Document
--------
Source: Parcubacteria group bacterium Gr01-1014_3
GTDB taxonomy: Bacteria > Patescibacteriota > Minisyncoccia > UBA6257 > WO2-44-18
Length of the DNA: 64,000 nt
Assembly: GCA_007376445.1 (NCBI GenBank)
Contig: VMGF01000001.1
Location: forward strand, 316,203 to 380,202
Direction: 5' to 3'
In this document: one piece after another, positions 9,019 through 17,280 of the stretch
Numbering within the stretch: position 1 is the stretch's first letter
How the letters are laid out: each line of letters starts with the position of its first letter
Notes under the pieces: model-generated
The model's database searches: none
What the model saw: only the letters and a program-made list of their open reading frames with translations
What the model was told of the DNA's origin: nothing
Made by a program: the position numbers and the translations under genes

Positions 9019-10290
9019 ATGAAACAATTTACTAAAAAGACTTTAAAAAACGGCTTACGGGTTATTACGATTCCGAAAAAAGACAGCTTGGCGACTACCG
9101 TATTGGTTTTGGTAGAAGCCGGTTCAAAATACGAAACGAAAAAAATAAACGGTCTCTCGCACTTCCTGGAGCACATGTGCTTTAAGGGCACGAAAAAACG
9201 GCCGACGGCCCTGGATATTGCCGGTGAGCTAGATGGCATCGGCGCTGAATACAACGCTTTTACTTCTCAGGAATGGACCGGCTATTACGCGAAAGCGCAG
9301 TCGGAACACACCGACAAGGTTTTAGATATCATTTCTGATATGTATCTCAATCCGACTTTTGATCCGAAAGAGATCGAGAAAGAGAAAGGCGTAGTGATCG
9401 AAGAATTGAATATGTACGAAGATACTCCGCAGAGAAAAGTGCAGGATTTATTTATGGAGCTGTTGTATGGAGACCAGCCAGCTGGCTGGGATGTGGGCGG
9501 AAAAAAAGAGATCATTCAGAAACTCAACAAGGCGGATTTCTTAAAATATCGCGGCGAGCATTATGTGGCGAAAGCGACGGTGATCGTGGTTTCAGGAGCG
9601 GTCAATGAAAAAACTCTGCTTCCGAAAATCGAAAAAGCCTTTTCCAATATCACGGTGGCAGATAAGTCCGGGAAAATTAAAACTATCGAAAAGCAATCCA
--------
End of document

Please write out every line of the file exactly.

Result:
Source: Parcubacteria group bacterium Gr01-1014_3
GTDB taxonomy: Bacteria > Patescibacteriota > Minisyncoccia > UBA6257 > WO2-44-18
Length of the DNA: 64,000 nt
Assembly: GCA_007376445.1 (NCBI GenBank)
Contig: VMGF01000001.1
Location: forward strand, 316,203 to 380,202
Direction: 5' to 3'
In this document: one piece after another, positions 9,019 through 17,280 of the stretch
Numbering within the stretch: position 1 is the stretch's first letter
How the letters are laid out: each line of letters starts with the position of its first letter
Notes under the pieces: model-generated
The model's database searches: none
What the model saw: only the letters and a program-made list of their open reading frames with translations
What the model was told of the DNA's origin: nothing
Made by a program: the position numbers and the translations under genes

Positions 9019-10290
9019 ATGAAACAATTTACTAAAAAGACTTTAAAAAACGGCTTACGGGTTATTACGATTCCGAAAAAAGACAGCTTGGCGACTACCG
9101 TATTGGTTTTGGTAGAAGCCGGTTCAAAATACGAAACGAAAAAAATAAACGGTCTCTCGCACTTCCTGGAGCACATGTGCTTTAAGGGCACGAAAAAACG
9201 GCCGACGGCCCTGGATATTGCCGGTGAGCTAGATGGCATCGGCGCTGAATACAACGCTTTTACTTCTCAGGAATGGACCGGCTATTACGCGAAAGCGCAG
9301 TCGGAACACACCGACAAGGTTTTAGATATCATTTCTGATATGTATCTCAATCCGACTTTTGATCCGAAAGAGATCGAGAAAGAGAAAGGCGTAGTGATCG
9401 AAGAATTGAATATGTACGAAGATACTCCGCAGAGAAAAGTGCAGGATTTATTTATGGAGCTGTTGTATGGAGACCAGCCAGCTGGCTGGGATGTGGGCGG
9501 AAAAAAAGAGATCATTCAGAAACTCAACAAGGCGGATTTCTTAAAATATCGCGGCGAGCATTATGTGGCGAAAGCGACGGTGATCGTGGTTTCAGGAGCG
9601 GTCAATGAAAAAACTCTGCTTCCGAAAATCGAAAAAGCCTTTTCCAATATCACGGTGGCAGATAAGTCCGGGAAAATTAAAACTATCGAAAAGCAATCCA